Alonso's demand to Dennis revealed
The next morning, Alonso was still furious.
For some time he had been telling Dennis that he and Hamilton should not be racing each other. The pattern was obvious. They were taking points off each other, and the Ferrari drivers were still too close for comfort. If they were not careful, Alonso believed, they would end up losing a title they should win.
Alonso decided to play his hand. With his manager Luis Garcia Abad also in attendance, he had a meeting with Dennis a few hours before the race.
Alonso told Dennis he needed to right the wrong Hamilton had caused him the day before. Hamilton had double-crossed him on the fuel-burn laps, Alonso said, and now he had a penalty and was sixth on the grid. It was not right.
The relationship was already broken after Monaco. But what Alonso said next ensured on the spot that he would have to leave the team at the end of the year.
It is well known that Alonso threatened Dennis that if the team did not do what he wanted, he would reveal to the FIA emails he had that were relevant to the 'spy-gate' case, in which McLaren had recently escaped censure for one of their engineers possessing a document of confidential Ferrari technical information that ran to nearly 800 pages.
But what exactly he asked them to do has previously been known only by a handful of privileged insiders.
Alonso insisted that McLaren make Hamilton run out of fuel in the race.
Dennis asked Alonso to stop talking. He called in Martin Whitmarsh, his second in command, and asked Alonso to repeat what he had just said. He did. Dennis sent Alonso and Abad away, turned to Whitmarsh and asked what he thought they should do.
Dennis said he thought they should phone FIA president Max Mosley. Whitmarsh agreed. They also both agreed that they could not allow Alonso to race. They could not have a driver blackmailing the team.
Dennis phoned Mosley and told him what had happened. Mosley asked him what he was going to do, then advised Dennis not to take Alonso out of the car.
It is widely believed that phone call led to the second spy-gate hearing, at which McLaren were heavily punished. But Mosley says that is not true.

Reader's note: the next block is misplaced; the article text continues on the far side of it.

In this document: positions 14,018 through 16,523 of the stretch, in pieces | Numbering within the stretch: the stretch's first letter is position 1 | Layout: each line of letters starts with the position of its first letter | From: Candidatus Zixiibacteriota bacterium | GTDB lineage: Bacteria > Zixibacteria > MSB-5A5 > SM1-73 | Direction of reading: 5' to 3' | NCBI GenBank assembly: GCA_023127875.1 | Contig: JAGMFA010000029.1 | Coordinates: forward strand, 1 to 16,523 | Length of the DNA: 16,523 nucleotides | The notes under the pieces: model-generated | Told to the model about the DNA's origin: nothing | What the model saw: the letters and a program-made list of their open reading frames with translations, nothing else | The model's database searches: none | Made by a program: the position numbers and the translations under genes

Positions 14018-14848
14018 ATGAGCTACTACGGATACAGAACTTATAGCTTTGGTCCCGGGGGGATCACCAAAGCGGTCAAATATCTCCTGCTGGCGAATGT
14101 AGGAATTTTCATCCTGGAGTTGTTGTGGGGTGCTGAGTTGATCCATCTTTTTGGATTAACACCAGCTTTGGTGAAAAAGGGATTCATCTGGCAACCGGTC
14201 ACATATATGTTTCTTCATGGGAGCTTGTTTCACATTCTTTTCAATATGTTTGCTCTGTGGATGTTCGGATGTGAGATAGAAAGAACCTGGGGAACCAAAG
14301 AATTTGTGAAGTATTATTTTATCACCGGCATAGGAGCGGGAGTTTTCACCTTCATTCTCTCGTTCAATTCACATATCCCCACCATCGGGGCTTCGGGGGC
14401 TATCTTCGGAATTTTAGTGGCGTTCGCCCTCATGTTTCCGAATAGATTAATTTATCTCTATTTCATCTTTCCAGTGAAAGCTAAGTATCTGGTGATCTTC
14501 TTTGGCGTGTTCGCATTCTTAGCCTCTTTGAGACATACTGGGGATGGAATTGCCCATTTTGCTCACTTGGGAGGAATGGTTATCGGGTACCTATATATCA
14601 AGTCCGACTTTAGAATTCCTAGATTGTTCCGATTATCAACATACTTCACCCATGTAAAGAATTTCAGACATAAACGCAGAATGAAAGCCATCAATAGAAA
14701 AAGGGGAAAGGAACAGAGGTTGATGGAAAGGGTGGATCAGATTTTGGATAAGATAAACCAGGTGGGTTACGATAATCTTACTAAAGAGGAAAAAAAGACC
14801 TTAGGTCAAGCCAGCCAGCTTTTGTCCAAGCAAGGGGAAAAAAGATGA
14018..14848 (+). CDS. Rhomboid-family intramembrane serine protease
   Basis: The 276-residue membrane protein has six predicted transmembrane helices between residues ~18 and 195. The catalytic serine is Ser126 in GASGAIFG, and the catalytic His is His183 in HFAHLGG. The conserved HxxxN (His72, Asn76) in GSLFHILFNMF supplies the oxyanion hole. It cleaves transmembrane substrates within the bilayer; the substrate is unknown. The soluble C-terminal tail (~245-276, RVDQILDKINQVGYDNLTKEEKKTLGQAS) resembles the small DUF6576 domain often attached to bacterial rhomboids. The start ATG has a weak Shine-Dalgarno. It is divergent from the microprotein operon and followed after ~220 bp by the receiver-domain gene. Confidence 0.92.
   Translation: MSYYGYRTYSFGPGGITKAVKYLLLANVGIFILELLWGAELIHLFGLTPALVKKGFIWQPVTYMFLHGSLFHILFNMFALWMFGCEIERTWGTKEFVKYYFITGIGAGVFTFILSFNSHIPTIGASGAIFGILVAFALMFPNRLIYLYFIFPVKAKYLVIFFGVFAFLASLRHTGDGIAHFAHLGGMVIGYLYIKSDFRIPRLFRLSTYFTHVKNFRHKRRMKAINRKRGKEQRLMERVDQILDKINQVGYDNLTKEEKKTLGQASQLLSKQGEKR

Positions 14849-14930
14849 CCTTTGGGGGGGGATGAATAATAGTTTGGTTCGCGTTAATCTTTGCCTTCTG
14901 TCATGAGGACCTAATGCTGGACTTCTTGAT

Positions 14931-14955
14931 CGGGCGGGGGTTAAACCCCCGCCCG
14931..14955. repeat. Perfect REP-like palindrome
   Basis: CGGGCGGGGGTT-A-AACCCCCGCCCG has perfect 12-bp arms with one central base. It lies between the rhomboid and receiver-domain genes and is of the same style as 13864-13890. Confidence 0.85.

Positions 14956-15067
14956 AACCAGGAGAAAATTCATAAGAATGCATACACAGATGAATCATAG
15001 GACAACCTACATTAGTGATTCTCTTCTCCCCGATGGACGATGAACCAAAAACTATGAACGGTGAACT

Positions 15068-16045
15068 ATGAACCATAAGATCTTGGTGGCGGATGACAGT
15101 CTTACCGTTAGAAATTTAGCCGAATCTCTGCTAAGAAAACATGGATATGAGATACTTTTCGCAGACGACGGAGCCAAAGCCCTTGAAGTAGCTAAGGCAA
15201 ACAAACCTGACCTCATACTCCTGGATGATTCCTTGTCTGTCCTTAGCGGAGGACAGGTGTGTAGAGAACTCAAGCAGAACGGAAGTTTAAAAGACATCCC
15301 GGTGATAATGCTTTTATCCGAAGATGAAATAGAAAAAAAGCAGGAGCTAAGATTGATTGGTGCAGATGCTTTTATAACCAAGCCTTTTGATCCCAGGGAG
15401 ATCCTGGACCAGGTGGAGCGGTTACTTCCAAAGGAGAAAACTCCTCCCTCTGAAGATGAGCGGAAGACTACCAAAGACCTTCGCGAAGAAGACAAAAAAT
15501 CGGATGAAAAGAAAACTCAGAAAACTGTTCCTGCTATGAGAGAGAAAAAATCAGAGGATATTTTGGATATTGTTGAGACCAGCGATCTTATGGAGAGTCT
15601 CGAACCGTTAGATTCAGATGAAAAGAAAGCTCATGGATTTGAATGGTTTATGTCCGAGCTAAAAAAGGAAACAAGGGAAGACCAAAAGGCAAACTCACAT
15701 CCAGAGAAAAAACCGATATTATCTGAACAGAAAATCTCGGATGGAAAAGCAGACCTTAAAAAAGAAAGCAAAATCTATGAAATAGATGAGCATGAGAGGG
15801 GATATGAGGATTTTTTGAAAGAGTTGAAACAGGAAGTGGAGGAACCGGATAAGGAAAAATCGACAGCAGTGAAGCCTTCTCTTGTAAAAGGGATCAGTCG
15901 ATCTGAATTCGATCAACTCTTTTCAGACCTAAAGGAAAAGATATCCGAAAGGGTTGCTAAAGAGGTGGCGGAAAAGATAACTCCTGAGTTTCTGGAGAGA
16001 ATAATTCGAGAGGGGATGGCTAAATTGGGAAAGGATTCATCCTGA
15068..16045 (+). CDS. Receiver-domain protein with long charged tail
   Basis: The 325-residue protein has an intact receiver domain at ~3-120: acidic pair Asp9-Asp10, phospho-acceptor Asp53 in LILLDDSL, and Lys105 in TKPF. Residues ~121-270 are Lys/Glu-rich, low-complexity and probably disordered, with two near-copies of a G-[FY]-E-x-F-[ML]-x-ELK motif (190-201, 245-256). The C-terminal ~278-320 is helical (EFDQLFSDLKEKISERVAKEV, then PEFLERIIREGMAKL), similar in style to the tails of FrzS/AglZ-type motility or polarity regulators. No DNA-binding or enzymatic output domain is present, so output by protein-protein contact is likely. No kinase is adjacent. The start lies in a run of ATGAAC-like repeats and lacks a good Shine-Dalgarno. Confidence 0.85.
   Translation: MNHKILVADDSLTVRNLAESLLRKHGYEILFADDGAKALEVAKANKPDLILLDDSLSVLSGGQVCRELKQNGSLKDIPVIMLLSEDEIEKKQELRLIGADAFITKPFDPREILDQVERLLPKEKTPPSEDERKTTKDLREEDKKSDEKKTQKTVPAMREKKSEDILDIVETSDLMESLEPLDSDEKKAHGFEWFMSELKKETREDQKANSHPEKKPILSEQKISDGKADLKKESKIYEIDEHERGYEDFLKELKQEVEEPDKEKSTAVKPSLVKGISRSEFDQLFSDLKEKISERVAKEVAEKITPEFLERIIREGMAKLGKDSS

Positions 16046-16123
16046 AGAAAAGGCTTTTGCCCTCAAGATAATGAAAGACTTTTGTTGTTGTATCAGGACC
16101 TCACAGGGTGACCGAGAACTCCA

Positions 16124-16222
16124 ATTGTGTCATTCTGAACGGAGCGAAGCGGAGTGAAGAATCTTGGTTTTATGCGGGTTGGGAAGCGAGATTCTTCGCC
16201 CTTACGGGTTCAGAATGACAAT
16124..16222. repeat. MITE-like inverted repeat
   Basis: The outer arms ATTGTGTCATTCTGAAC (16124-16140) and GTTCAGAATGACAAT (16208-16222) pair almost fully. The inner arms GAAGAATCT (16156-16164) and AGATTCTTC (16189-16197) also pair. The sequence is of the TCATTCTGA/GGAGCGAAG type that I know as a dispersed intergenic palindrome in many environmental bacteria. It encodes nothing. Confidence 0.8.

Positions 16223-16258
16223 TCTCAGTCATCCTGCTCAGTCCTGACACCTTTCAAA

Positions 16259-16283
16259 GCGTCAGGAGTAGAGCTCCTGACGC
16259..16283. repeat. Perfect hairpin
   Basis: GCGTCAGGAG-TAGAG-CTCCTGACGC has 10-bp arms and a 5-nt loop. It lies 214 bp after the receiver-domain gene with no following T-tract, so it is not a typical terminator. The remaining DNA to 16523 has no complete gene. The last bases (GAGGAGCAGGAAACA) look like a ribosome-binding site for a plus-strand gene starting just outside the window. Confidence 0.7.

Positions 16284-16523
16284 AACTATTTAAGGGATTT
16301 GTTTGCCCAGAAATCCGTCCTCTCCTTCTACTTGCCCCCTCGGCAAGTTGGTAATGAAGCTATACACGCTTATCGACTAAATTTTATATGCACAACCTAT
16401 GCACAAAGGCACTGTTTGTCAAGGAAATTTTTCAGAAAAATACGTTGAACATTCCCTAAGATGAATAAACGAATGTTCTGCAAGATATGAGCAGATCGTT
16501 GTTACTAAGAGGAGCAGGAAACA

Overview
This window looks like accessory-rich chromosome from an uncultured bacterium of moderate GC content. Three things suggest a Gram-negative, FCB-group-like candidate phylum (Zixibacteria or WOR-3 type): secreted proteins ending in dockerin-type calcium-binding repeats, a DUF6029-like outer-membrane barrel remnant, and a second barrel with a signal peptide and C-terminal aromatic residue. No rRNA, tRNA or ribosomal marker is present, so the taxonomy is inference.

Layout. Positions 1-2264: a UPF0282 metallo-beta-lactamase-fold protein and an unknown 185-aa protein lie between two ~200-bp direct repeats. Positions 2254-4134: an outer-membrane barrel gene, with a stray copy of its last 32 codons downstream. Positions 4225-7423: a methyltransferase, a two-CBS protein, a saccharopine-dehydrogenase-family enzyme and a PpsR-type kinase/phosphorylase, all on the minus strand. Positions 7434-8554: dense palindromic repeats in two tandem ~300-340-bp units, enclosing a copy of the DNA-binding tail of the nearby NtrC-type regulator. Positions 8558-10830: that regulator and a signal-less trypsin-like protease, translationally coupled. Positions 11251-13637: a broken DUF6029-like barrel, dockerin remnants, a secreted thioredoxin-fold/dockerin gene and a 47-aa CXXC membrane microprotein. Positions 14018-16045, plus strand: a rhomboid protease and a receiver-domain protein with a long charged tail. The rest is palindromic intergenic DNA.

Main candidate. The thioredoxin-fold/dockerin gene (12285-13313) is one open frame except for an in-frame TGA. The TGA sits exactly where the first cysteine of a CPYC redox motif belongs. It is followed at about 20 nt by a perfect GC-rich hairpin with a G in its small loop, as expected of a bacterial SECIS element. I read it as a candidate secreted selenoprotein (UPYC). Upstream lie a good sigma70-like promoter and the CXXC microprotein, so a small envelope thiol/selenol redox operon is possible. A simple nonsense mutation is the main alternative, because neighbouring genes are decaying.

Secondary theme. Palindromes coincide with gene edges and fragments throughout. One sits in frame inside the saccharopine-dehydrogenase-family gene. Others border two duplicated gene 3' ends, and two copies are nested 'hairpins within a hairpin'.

"I already knew about the emails," Mosley says. Alonso had told Flavio Briatore, his former Renault team boss and his manager. Briatore, Mosley says, had told F1 boss Bernie Ecclestone about them, and Ecclestone had told Mosley, who had seen them before Hungary.
About half an hour after the meeting, Abad went back to Dennis and said that Alonso wanted to apologise - he had lost his temper and completely retracted everything he said.
Hamilton won the race from pole. Alonso finished fourth from sixth on the grid. After the race, Alonso shook Dennis' hand and apologised in person for what he had said at the meeting that morning. Dennis said at the subsequent FIA hearing: "I put it down to the heat of the moment, in which he was angry."
Mosley decided to launch a second spy-gate investigation. He demanded access to all McLaren's emails and, a month after Hungary, the team were summoned to attend a second hearing. They were thrown out of the constructors' championship, and fined $100m, less the money they would have earned from whatever position they finished in the championship.
Not long afterwards, Dennis met Alonso on neutral ground with their lawyers and negotiated an early release from his contract.
Both Alonso and Hamilton won one more race each that year, and ended up losing the title to Ferrari's Kimi Raikkonen by a single point.
As the championship reached its climax, the arguments Alonso had been making to Dennis about his fight with Hamilton came true.
Although his relationship with the team was now totally broken, Alonso beat Hamilton in both Belgium and Italy. That left Hamilton leading Alonso by two points with three races to go.
In Japan, Alonso, his car damaged and lacking downforce after a collision with another driver, crashed in the wet trying to keep up with Hamilton, who won.
In China, Hamilton crashed in the pit lane coming in to change badly worn tyres on which the team had left him out too long trying to ensure he beat Alonso. Had they brought him in earlier, he would have been champion that day at the end of probably the greatest season by a rookie in history.
Then, in the final race in Brazil, Hamilton ran wide on the first lap trying to pass Alonso around the outside, dropped to the back of the field with a brief electronics glitch and recovered to finish seventh. Alonso's race was trouble-free but he could not keep up with the Ferraris.
Felipe Massa dominated, but Ferrari delayed him at his final pit stop, allowing Raikkonen to win the race and the championship. Alonso and Hamilton were tied, one point behind, Hamilton classified ahead by virtue of having more second places.
A month after that, Alonso officially left McLaren, and for a long time no-one thought he could ever go back.